Scouting Report: Kansas again

ANAHEIM, Calif. – Before the start of the season most observers expected Arizona and Kansas to meet in the NCAA Tournament, but as the top-two ranked teams in preseason polls, they thought it would happen in New Orleans. Instead of playing in the Big Easy the two squads meet for the shot to advance to the Final Four. Kansas wants revenge after Arizona embarrassed them 91-74 on their home floor in January.

No. 1 Seed Arizona (28-3) vs. No. 2 Seed Kansas (28-7)
2003 NCAA West Regional Final
Date: Thursday, March 29, 2003
Time: 4:05 p.m. PST
Location: Arrowhead Pond of Anaheim (17,600),Anaheim, Calif.
Radio: Wildcat Radio Network (Brian Jeffries/Ryan Hansen)
TV: CBS (Jim Nantz/Billy Packer)

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LAST TIME OUT: Arizona went on a 22-3 first half run and beat Notre Dame 88-71. Kansas outlasted Duke 69-65.

LAST MEETING: Arizona erased a 22-point first half deficit and beat Kansas 91-74 at Phog Allen Fieldhouse earlier this season.

BACKCOURT: The Jayhawks employ a three-guard offense with lots of ball movement on the perimeter. Aaron Miles runs the offense from the point and is a pass-first player. He is not a great offensive player, but more than makes up for it with his decision making and defense. He is tall and rangy and makes things difficult for smaller guards.

Kirk Hinrich is a great shooter when he is on, but with an injured right wrist (his shooting hand) he has struggled in their last game against Duke, making just 1-9 shots. He struggled in the first meeting with Arizona and would love to redeem himself this time out. Hinrich is a very good passer as well and gives the Jayhawks a second point guard on the floor. He takes care of the ball and gets it to the open man, but his real strength is his offense. If he can find his stroke he's deadly from the outside. He gets good looks by working very well coming off of screens, which happens to be a difficulty for Wildcat defenders.

Keith Langford had an amazing first half against Arizona but was silenced in the second half. Langford is a great scorer, able to hit from the perimeter, but can also put it on the floor and attack the hoop. In addition to good offensive skills, Langford also hits the boards and works hard on the defensive end.

Michael Lee comes off the bench to spell all three perimeter players.

The Jayhawks hit just one three-pointer against Duke and will need to be shooting well against Arizona. Expect the Cats to go to the 1-3-1 zone and if the guards can't shoot well it could be a long night.

The Wildcat guards had a field day against the Jayhawks in the first meeting. Both Salim Stoudamire and Jason Gardner had phenomenal outings in Lawrence. The Wildcat duo is playing well, especially Gardner who led the Cats in the win over Notre Dame. The Wildcat guards will have the challenge of stopping the Jayhawks on the outside, but they are an equally difficult problem for Kansas' guards.

Hassan Adams provided a spark against the Irish and could see time against the Jayhawks. He played well on the defensive end and his ability to get to the hoop could be vital in what should be a close game.

FRONTCOURT: Nick Collison is one of the best players in the nation and played like it against Duke. He scored 11 straight points for Kansas down the stretch and was the main reason they beat the Blue Devils. Collison was great against the Cats in the first half but could not get good looks in the key second half.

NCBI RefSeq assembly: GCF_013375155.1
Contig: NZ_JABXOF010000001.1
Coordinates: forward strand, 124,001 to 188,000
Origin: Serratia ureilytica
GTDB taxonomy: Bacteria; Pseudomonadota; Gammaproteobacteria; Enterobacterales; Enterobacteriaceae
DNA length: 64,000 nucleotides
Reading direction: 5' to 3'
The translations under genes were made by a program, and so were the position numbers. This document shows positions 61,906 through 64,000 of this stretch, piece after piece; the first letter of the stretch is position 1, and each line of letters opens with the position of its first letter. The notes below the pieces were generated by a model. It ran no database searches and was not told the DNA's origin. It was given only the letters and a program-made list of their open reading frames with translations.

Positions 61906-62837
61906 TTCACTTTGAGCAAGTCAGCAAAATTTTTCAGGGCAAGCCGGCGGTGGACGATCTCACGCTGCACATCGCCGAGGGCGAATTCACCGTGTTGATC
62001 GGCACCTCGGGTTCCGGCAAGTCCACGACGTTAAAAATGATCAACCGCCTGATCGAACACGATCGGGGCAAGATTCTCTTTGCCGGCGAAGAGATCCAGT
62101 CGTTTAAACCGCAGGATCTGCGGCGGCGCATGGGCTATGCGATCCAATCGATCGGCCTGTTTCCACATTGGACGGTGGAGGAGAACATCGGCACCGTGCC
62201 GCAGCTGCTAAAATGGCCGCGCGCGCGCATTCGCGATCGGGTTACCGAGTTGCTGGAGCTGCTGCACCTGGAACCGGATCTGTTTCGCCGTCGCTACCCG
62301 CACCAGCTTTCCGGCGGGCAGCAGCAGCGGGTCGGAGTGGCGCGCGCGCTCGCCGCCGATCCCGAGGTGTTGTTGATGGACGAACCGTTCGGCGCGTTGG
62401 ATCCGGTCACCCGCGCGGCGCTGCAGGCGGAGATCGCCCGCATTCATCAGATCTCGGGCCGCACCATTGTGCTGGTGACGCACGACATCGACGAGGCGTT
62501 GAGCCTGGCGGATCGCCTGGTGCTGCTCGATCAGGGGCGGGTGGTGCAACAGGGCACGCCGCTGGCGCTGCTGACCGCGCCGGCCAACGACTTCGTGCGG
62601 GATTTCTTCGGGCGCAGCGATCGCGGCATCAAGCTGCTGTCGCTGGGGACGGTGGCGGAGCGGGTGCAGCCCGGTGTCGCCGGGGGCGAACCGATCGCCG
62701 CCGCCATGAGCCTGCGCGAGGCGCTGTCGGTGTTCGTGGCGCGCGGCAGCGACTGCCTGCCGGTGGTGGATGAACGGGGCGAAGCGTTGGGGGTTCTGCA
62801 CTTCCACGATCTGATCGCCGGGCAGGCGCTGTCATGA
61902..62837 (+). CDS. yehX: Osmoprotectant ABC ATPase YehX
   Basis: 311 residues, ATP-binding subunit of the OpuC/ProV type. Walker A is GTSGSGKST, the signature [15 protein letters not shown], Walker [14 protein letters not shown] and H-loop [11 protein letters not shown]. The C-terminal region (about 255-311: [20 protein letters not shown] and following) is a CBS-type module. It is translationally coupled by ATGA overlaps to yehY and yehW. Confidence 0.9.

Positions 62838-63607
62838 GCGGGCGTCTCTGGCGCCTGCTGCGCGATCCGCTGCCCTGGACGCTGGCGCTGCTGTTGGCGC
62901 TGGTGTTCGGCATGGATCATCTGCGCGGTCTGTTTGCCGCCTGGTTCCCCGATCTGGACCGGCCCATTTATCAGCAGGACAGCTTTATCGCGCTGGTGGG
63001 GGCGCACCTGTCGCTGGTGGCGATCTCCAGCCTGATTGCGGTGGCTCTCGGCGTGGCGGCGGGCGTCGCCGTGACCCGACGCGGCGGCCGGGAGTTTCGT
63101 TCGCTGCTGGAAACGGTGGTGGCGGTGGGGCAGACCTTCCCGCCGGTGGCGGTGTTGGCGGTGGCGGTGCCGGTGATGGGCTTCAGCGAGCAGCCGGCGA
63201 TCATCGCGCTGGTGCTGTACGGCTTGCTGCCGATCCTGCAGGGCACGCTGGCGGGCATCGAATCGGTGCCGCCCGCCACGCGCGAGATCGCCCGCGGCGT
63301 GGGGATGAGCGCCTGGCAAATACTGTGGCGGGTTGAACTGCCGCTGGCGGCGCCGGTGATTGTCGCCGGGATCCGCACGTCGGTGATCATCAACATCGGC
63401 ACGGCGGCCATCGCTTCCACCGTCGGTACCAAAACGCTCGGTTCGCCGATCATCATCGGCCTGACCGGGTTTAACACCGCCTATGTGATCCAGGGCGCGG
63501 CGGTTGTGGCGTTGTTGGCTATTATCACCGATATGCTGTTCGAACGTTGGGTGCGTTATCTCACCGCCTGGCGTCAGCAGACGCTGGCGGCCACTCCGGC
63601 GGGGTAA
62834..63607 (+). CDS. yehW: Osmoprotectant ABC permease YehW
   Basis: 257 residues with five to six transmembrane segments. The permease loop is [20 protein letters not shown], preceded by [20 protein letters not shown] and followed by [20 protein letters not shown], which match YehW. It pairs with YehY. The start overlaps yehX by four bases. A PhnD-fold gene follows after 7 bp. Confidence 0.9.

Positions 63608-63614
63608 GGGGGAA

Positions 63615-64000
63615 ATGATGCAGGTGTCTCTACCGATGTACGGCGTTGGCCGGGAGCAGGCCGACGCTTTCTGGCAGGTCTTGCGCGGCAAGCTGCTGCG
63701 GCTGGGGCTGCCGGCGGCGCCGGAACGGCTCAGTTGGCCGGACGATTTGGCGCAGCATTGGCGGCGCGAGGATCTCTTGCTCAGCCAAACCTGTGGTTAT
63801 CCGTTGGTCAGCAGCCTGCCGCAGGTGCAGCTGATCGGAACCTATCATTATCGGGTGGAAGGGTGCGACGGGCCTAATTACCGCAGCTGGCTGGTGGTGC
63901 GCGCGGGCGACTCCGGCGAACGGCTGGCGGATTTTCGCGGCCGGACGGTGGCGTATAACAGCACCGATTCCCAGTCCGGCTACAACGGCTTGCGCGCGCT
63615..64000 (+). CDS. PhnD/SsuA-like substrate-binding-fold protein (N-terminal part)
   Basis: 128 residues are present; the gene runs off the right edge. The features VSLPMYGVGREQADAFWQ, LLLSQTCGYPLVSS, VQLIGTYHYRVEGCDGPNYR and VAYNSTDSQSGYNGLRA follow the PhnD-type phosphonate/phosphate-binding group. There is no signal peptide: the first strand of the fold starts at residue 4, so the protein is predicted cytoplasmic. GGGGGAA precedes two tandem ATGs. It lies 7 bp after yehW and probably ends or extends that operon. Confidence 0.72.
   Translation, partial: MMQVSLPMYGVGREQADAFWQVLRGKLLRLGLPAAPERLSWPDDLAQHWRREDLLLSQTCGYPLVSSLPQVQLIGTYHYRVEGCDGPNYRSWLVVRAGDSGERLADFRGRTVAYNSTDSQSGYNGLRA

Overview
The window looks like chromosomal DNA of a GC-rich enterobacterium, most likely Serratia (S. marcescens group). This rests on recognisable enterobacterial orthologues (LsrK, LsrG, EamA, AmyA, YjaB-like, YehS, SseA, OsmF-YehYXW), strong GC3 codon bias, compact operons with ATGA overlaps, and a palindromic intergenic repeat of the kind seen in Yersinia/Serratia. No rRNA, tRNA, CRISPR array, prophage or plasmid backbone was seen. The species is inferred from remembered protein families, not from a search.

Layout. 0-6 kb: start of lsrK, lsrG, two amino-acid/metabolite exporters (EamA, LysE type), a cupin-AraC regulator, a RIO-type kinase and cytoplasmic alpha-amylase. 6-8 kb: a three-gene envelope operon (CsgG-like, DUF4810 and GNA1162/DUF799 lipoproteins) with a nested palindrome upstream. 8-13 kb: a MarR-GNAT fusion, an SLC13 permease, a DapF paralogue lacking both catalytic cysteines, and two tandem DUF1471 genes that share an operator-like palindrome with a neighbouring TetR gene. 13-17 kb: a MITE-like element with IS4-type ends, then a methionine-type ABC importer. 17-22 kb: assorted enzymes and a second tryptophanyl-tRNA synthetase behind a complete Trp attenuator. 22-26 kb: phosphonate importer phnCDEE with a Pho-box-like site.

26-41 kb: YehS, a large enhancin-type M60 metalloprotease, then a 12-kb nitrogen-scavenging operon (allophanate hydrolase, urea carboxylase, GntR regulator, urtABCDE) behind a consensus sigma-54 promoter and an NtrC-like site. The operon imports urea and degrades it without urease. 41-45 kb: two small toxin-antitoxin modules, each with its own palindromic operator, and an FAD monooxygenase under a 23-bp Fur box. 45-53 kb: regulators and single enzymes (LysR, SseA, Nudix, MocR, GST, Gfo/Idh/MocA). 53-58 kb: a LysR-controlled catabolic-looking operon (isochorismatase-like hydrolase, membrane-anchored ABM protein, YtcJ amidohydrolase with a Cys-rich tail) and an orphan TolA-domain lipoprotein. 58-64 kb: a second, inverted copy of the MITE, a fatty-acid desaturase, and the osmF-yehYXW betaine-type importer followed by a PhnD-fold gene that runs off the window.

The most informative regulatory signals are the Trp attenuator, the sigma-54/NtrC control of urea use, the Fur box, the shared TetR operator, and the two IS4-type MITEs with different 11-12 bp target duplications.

The senior is great on the blocks but is also skilled enough to shoot from the perimeter. Collison killed the Cats by slashing to the basket in the first half, but the zone kept him from getting good looks.

With Wayne Simien on the sidelines the Jayhawks rely heavily on Jeff Graves. Graves gives Kansas another big body and is the type of player Arizona has had trouble with all year.

The biggest problem for Kansas is the lack of depth on the inside. Moulaye Niang spells Graves and Collison, but can't be counted on for long stretches. If either Kansas big man gets into foul trouble it could be difficult for the Jayhawks.

Expect Arizona to attack the post in an effort to pick up early fouls on the big two. Channing Frye is playing with a lot of confidence, although he needs to play a complete game. He started 5-5 against Notre Dame, but finished just 2-7. His hook shot has been lethal and he has adapted to playing with a lot of contact. He'd rather face a finesse team, but no longer disappears when bodies start banging.

Rick Anderson has been an overlooked player for Arizona all year and he seems to thrive in the role. Anderson can score inside and out and has developed into the Cats' best rebounder. Anderson has a knack for finding the ball, especially in crunch time.

Luke Walton starts at the three, but will see plenty of time in the post. He provides a difficult match-up for the Kansas small forwards as he is very adept at getting down low and scoring on the blocks. Walton passes so well from the top that you can't relax on defense when he has the ball.

Andre Iguodala is the team's defensive stopper and will spell Walton. His presence means that the Cats can slide Walton to the post or give him a rest. Iguodala is long and lean and is devastating in the passing lanes. He is not as good on offense as he is on defense, but has made a number of big shots in the Tournament.

OUTLOOK: Kansas must hit outside shots to free up Collison and Graves on the inside. The Cats don't mind one player having a big game, but can't afford to have two or more Jayhawks get hot. Both teams have confidence that they can play well against the other, Kansas from the first half, Arizona in the second. Depth could be a concern for Kansas, especially if anyone gets into foul trouble. Both teams score a lot, although Arizona wants to run more than Kansas. This game should be a good one.


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